Franklin House, ca. 1830-1840. Collection New-York Historical Society. Gift of W. Johnson Quinn.
As many as 100,000 wealthy white southerners escaped the summer heat each year to trade, shop, and join the social scene in New York and resorts like Saratoga and Newport. Their pro-slavery principles were echoed by almost every New York newspaper. They ridiculed black aspirations for equal rights in voting, education, and employment. Even after slavery was abolished in New York, southern visitors could keep the slaves they brought north for up to nine months. New York merchants and politicos knew their bread was buttered on the southern side.

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The city of New York was virtually an annex of the South, the New York merchants having extensive and very profitable business relations with the merchants south of the Mason and Dixon line.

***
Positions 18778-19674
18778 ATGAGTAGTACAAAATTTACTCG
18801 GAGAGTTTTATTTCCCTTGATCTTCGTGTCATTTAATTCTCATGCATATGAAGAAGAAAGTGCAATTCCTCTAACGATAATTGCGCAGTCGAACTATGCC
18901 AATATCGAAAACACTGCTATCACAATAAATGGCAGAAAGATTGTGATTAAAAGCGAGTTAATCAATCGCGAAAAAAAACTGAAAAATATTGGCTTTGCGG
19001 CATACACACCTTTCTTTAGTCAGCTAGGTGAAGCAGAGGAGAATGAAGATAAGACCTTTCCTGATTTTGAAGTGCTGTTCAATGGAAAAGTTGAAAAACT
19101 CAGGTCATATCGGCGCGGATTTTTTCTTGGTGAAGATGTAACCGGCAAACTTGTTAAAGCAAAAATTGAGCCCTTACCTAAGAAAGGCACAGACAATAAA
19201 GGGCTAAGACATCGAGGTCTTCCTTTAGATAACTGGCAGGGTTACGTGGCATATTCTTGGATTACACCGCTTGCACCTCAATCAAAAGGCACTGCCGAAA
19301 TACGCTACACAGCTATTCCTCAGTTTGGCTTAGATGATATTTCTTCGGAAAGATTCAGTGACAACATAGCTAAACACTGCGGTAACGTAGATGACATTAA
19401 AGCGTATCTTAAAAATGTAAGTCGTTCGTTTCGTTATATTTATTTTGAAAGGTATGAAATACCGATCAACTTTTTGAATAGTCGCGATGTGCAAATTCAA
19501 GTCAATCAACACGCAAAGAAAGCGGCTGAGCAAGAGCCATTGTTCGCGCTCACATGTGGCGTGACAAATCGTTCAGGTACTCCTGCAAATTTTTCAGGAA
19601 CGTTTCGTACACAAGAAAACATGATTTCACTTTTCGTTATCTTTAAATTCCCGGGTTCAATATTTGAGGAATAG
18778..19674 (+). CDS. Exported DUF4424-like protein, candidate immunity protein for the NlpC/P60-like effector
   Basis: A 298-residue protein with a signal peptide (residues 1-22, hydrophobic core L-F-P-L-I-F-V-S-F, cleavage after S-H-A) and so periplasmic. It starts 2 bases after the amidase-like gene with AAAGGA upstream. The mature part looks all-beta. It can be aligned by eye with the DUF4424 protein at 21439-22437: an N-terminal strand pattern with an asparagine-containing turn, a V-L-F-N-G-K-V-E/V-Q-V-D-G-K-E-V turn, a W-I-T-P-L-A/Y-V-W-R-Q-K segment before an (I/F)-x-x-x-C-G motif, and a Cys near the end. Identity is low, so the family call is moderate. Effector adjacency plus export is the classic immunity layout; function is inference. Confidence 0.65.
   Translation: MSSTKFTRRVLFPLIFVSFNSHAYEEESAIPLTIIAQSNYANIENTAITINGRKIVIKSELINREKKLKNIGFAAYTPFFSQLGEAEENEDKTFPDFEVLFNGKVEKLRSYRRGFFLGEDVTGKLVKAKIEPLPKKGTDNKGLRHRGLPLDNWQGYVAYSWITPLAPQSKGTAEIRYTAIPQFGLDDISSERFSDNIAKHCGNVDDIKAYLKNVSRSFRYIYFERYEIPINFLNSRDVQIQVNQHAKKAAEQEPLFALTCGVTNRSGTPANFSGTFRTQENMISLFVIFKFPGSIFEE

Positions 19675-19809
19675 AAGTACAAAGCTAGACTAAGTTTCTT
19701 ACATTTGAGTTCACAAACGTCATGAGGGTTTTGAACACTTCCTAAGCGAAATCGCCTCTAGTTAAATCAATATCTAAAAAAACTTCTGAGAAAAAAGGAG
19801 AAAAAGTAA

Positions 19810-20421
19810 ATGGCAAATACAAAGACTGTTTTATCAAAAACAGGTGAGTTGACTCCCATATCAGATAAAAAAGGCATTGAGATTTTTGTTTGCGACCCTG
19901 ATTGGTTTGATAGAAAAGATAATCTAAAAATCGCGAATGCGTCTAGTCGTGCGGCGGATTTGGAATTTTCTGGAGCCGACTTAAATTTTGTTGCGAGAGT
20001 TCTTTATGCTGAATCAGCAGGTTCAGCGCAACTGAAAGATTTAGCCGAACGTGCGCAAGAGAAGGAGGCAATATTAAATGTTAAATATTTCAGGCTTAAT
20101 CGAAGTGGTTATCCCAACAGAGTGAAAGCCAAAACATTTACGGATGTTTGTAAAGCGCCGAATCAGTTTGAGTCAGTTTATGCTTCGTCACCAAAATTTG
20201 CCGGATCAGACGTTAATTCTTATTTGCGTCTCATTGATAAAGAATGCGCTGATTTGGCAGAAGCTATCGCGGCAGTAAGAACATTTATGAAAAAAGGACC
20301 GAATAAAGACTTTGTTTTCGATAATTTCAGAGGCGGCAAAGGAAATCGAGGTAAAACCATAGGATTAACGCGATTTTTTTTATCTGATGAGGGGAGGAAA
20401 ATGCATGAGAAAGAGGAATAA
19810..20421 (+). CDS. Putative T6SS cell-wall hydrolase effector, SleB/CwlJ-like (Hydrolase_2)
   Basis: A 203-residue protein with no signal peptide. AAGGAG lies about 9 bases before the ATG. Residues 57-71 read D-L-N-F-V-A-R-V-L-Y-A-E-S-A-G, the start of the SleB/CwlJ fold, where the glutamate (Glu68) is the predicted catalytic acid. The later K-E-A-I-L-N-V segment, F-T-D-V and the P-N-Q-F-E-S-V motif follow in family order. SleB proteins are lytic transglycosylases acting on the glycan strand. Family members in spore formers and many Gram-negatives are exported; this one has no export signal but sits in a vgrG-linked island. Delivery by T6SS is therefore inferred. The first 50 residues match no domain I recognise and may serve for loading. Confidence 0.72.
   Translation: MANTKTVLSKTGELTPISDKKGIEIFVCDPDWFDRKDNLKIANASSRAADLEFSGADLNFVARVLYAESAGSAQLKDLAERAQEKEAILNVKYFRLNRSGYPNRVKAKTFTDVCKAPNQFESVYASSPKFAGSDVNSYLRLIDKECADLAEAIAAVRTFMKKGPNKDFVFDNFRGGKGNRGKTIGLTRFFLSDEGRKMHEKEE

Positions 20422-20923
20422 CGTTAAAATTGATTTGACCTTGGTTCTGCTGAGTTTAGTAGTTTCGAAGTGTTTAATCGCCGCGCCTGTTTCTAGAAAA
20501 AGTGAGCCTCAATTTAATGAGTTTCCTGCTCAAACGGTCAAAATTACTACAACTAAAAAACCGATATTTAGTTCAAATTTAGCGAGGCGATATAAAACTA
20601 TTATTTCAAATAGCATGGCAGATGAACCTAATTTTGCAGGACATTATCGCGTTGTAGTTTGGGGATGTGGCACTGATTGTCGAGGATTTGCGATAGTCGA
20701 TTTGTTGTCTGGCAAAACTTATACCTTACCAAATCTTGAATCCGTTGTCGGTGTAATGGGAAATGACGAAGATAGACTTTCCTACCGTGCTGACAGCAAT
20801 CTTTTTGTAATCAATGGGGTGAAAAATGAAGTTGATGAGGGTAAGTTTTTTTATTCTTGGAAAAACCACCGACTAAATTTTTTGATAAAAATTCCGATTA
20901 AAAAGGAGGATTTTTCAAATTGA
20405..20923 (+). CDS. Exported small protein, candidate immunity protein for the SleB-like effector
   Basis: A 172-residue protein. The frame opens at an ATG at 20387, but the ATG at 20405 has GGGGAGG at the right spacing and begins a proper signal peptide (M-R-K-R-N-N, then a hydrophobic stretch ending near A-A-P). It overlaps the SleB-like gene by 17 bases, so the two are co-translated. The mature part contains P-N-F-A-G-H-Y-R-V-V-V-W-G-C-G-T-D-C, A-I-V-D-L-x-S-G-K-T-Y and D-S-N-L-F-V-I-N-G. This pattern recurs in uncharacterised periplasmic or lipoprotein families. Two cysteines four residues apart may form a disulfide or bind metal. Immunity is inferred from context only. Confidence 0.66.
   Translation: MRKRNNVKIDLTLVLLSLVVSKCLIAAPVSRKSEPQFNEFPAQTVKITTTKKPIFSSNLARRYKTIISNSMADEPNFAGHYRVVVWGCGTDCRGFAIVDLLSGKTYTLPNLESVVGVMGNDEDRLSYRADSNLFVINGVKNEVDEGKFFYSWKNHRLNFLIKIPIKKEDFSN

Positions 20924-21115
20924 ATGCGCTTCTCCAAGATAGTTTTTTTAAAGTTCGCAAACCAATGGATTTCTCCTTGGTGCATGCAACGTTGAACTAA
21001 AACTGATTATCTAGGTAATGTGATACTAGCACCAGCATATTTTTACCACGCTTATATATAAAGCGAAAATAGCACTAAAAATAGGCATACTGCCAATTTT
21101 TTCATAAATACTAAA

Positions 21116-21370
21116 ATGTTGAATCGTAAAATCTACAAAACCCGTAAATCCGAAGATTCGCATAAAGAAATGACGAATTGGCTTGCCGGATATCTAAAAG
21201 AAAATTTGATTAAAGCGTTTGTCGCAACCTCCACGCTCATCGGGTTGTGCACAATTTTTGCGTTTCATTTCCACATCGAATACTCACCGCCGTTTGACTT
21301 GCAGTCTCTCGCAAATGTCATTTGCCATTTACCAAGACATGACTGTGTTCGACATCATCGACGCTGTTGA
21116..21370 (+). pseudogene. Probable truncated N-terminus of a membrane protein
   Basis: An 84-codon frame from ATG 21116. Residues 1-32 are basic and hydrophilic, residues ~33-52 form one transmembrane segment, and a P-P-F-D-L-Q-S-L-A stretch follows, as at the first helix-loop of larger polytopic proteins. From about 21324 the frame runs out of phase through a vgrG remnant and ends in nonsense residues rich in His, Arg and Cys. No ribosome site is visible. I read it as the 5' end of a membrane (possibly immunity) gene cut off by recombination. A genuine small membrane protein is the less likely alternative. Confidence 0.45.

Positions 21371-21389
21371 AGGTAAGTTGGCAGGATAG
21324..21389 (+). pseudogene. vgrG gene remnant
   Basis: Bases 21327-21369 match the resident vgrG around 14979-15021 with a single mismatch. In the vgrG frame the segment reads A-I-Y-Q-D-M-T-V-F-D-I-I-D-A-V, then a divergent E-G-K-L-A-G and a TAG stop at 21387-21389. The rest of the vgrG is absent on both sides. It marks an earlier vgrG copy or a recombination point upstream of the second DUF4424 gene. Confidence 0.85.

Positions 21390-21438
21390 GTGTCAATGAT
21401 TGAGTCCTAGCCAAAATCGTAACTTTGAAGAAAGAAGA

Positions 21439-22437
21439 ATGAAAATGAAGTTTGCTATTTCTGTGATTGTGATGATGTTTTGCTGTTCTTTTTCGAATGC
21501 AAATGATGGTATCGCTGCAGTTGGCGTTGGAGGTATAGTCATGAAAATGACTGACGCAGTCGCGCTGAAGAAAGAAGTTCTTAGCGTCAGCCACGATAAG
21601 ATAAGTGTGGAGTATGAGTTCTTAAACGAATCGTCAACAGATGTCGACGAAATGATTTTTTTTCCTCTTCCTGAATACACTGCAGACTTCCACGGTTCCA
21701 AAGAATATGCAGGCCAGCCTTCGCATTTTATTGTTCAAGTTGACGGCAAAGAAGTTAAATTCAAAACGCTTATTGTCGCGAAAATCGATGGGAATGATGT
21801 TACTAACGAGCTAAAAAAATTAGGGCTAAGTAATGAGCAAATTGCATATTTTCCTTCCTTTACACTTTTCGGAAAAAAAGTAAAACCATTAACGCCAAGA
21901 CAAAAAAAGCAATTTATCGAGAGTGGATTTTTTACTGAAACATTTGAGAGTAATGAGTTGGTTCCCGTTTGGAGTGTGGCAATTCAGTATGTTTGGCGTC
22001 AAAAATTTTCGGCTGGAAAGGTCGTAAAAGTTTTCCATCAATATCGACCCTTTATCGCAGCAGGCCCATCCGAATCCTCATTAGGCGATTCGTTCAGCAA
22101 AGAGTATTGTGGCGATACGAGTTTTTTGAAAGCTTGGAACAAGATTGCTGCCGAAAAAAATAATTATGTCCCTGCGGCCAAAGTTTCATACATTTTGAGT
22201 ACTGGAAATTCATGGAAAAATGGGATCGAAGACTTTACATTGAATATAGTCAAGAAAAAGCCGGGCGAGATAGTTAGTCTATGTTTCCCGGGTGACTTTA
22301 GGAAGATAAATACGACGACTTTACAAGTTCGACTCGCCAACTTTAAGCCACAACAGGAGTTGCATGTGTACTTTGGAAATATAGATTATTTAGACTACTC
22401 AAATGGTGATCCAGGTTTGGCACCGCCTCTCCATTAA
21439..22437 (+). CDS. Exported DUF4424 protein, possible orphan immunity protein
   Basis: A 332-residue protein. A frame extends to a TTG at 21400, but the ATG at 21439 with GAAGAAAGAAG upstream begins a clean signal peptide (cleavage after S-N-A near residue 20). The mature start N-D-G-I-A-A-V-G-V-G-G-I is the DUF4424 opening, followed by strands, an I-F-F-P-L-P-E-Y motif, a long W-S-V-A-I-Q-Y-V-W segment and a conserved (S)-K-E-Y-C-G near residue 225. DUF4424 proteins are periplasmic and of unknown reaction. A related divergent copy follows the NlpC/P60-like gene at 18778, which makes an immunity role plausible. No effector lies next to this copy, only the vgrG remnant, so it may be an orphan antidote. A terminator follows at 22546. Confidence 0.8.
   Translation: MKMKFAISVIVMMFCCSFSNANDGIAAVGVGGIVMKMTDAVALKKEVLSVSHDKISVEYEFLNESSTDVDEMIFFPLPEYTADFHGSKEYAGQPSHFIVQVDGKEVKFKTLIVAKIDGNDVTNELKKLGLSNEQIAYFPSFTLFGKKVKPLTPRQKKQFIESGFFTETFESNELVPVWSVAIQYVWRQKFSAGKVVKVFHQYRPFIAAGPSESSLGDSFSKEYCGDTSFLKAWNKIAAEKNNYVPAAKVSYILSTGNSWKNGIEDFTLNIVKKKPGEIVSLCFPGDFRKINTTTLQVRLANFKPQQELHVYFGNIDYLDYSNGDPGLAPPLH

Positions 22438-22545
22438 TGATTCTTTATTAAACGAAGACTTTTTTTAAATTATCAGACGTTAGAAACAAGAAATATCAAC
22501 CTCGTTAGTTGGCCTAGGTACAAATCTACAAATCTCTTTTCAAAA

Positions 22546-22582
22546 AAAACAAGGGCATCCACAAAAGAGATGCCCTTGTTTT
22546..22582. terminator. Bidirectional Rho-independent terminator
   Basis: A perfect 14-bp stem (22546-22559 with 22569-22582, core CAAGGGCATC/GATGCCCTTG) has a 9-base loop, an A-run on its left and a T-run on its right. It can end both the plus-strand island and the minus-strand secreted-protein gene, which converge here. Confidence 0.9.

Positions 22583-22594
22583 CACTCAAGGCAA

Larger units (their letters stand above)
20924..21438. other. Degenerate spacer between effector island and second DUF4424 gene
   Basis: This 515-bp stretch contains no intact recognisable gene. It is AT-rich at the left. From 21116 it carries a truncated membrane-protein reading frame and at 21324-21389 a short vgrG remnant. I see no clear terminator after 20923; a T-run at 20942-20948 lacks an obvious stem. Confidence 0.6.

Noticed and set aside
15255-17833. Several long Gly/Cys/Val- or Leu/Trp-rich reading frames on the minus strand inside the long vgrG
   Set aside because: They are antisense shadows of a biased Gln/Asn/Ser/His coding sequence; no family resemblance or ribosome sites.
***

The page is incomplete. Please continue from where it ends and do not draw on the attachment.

The South was the best customer of New York. I often said in those days, "Our merchants have for sale on their shelves their principles, together with their merchandise."

—   Abram J. Dittenhoefer, New York lawyer (1836-1916)

A.T. Stewart Dry Goods Store, 1851. Collection New-York Historical Society.